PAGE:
Win a copy of Securing DevOps this week in the Security forum!

Rahul Devgan

Greenhorn
+ Follow
since Aug 04, 2004
Cows and Likes
Cows
Total received
0
In last 30 days
0
Total given
0
Likes
Total received
0
Received in last 30 days
0
Total given
0
Given in last 30 days
0
Forums and Threads
Scavenger Hunt
expand Ranch Hand Scavenger Hunt
expand Greenhorn Scavenger Hunt

Recent posts by Rahul Devgan

Hi All,
I was hoping for some answers, guidance whatever my intelligent fellow beings can throw at me!
Hi,
I would like to understand as how to incorporate frameowrks into designs? More specifially into J2EE design implementations. How do I draw my class diagrams, sequence diagrams and component diagrams when i am using frameworks like Struts, Spring etc?
Apologies if this question is out of place. In such case please redirect me to the right forum.
Well, did you try downloading the .tgz file an unzipping the same.
Hi Ganesh,
Maybe you would like to post this question in the proper forum:

http://www.coderanch.com/forums/f-61/po
Hi Vikas,
Well, this is not a problem but the way Session Beans work. Each method call from client is an individual call and the session bean considers them to be 2 different clients, for simplicity.
When the first method id called, a session bean object is pulled from the pool, services the request and is then sent back to pool, you can think of it on similar lines to being GC. When you call the SB next time, any SB object can be called from the pool and this will have everything given to it fresh, including your hashtable.
If, you need to populate data into a hastable in one call and use it another then you can cache the hastable on the client side and not on the bean side. There are several ways to achieve the same including using the Server's cache, if it provides one or simply creating a hastable in your client code and then passing it to second method.
Hope this clears things and is useful to you.
Whether ther ServiceImpl is fine grained or not, I can not presume and it will not be a good idea to presume that. Whatever my views on this were contextual, without considering anything other then what was stated in the original question.
On the performance side, considering the big O of complexity, it is always better to keep the number of objects floating around at runtime to a minimum. Now I am now saying that POJO is a big overhead or not but simply answering again based on the context of the question. Why even one extra object, when the same can be avoided?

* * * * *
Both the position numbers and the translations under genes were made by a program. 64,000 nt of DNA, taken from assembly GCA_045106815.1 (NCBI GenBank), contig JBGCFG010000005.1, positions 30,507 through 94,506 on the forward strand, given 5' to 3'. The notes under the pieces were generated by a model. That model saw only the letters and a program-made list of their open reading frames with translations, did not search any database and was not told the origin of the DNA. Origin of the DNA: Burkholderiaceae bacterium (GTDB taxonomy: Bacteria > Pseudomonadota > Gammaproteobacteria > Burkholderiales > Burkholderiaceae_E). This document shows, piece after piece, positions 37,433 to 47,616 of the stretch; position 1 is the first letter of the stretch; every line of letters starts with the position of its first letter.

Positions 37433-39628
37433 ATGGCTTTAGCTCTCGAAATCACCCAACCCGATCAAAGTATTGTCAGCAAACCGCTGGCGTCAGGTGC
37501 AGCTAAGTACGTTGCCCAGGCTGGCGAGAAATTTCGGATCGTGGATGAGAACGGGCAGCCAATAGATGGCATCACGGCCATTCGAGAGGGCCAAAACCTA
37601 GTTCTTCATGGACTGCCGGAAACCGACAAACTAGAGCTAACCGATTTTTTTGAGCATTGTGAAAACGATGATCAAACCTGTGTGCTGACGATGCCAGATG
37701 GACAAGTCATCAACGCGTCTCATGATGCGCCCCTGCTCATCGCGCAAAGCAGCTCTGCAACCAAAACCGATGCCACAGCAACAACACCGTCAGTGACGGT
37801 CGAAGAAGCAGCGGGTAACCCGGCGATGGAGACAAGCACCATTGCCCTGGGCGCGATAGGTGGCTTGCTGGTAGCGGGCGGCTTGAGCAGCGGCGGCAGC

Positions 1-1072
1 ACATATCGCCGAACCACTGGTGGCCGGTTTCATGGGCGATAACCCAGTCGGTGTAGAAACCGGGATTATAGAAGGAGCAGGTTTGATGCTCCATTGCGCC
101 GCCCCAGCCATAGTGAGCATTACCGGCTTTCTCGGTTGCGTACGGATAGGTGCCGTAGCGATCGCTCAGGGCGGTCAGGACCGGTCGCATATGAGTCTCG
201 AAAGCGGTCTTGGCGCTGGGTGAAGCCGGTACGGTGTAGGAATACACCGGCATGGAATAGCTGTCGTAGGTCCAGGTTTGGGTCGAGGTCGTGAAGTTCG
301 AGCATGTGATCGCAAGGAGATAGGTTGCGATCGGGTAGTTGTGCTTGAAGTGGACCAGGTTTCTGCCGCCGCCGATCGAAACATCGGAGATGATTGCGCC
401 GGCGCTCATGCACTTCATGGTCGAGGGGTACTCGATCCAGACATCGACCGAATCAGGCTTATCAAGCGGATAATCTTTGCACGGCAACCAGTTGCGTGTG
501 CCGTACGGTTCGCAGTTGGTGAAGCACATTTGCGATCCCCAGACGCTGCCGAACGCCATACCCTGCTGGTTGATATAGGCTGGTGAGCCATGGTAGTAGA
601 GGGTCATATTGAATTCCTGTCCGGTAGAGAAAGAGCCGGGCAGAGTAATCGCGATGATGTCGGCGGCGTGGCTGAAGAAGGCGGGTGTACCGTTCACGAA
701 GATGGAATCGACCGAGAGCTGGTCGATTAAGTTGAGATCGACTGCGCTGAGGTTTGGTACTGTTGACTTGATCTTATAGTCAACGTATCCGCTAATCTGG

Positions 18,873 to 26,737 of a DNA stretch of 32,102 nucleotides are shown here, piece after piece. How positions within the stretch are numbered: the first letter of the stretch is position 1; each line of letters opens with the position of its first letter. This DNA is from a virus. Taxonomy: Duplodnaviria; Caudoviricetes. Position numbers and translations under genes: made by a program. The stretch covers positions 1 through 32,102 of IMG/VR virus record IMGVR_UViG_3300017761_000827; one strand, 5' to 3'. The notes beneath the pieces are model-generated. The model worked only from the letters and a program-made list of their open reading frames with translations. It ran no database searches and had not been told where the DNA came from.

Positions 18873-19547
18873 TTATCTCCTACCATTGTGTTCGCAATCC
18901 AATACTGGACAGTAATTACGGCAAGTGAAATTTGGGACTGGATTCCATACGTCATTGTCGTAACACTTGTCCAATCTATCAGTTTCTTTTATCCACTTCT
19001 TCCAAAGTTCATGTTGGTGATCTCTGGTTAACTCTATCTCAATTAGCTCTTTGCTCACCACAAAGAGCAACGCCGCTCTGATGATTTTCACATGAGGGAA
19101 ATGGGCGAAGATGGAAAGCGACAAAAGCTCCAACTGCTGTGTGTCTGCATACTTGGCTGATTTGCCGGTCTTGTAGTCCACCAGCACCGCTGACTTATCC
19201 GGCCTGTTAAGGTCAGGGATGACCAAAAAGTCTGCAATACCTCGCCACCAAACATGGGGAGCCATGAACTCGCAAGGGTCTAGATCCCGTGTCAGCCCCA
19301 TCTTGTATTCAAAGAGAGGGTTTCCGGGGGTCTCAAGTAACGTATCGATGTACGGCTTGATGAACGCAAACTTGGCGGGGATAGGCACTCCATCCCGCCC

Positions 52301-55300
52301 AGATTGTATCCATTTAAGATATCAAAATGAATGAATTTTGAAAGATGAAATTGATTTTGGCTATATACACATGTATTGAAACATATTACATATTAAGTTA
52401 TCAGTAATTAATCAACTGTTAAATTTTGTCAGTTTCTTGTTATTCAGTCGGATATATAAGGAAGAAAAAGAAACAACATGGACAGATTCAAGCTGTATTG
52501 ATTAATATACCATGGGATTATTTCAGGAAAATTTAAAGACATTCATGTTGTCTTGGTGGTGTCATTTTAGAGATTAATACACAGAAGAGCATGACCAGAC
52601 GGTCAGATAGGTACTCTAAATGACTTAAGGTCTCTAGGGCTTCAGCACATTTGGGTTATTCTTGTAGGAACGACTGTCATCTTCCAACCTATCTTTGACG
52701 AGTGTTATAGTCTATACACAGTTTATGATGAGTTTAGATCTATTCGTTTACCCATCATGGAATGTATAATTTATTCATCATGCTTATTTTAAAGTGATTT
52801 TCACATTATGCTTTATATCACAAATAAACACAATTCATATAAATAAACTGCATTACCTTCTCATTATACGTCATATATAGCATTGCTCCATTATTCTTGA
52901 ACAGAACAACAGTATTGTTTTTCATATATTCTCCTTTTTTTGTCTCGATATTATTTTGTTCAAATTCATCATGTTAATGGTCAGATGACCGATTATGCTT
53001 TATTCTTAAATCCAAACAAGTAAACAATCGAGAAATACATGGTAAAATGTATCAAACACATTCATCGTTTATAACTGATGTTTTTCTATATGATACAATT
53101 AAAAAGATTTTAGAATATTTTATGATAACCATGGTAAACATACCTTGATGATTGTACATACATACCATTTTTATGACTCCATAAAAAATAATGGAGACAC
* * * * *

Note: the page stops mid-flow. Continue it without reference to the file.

Reflecting further, what he has also suggested is a separation of concerns to a finer level. The bean does not care about how the biz logic will be implemented and is only taking care of life cycle implementation, if any. This keeps the code cleaner and allows the biz logic to be handled by a not so great J2EE pro but a gr8 domain expert. Anyways, as long as the methods get called on the remote stub, it is all transparent to the client and under control of the J2EE server, which is what is desired afterall.
I have different take on this. Am just trying to reason why your architect might have suggested the approach of using the super class. I am not sure how complex your system is or how many methods this Session Bean has but I think the rationale behind his decision is performance and memory consumption. If we have a set of wrapper methods, then the EJb does not own the actual method and the JVM would create a object of the class implementing the methods. However, if the EJB is a sub-class then the implementation is within the EJB and the number of objects at runtime would be lesser.
I did not understand the remote object accession scenario mentioned by Jeremy and can not see how it is related to the question asked. If the client is remote the remote overhead would always be there whether we use wrapped or sun-class approach.
I agree with Roger. What is the need for going for either CMP or Hibernate if you are using the DAO pattern. It abstracts the accession to data from other layers using the same.
Hi,
After I posted my last reply I was able to see the replies to my original message.
Thanks Jeremy for your inputs. I am aware of the Service Locator Pattern and local and remote interfaces of EJB. However, I just wanted to clear a few confusions creeping into my mind and see what other have to say about them. Also, the SCEA is based on EJB1.1, J2EE 1.2, so am not sure if we can use local interfaces in our designs. Any clarifications on this.
On the main SCEA page, I can see 5 replies to my topic but when i click the link to this topic, I can only see my original message and none of the replies.
i was able to view the 2 replies about 2 days ago.
Hi guys,
Thanks for your replies.
Well, the essence of my question was how do we cache Entity Home Objects, without knowing whether they are remote or local, so that we can get some performance benefits. There being several ways to do it, like creating a home object in the ejbCreate of the Session Facade and having a global reference to the same or using a helper class, as mentioned by Jeremy, which gives us cahced homes. I wanted to find out the best approach for the same.
What do you guys think is the best approach?
Hi All,
Please enlighten me on this one; Is it a good idea to put a Business Delegate between a Session Bean and Entity Bean, if I do not know whether the entity is local or remote? I believe the Session Bean(a Session Facade) is a client as far as EB is concerned and there should be a BD inbetween just like between a Servlet Client and Session Facade.
One can say that try the to contact the Entity locally first and if not available then contact it in the catch block remotely but the same can be done in BD with a service locator to find the entity home.
Please respond.
Thanks again for correcting me there and for initiating me on a trail...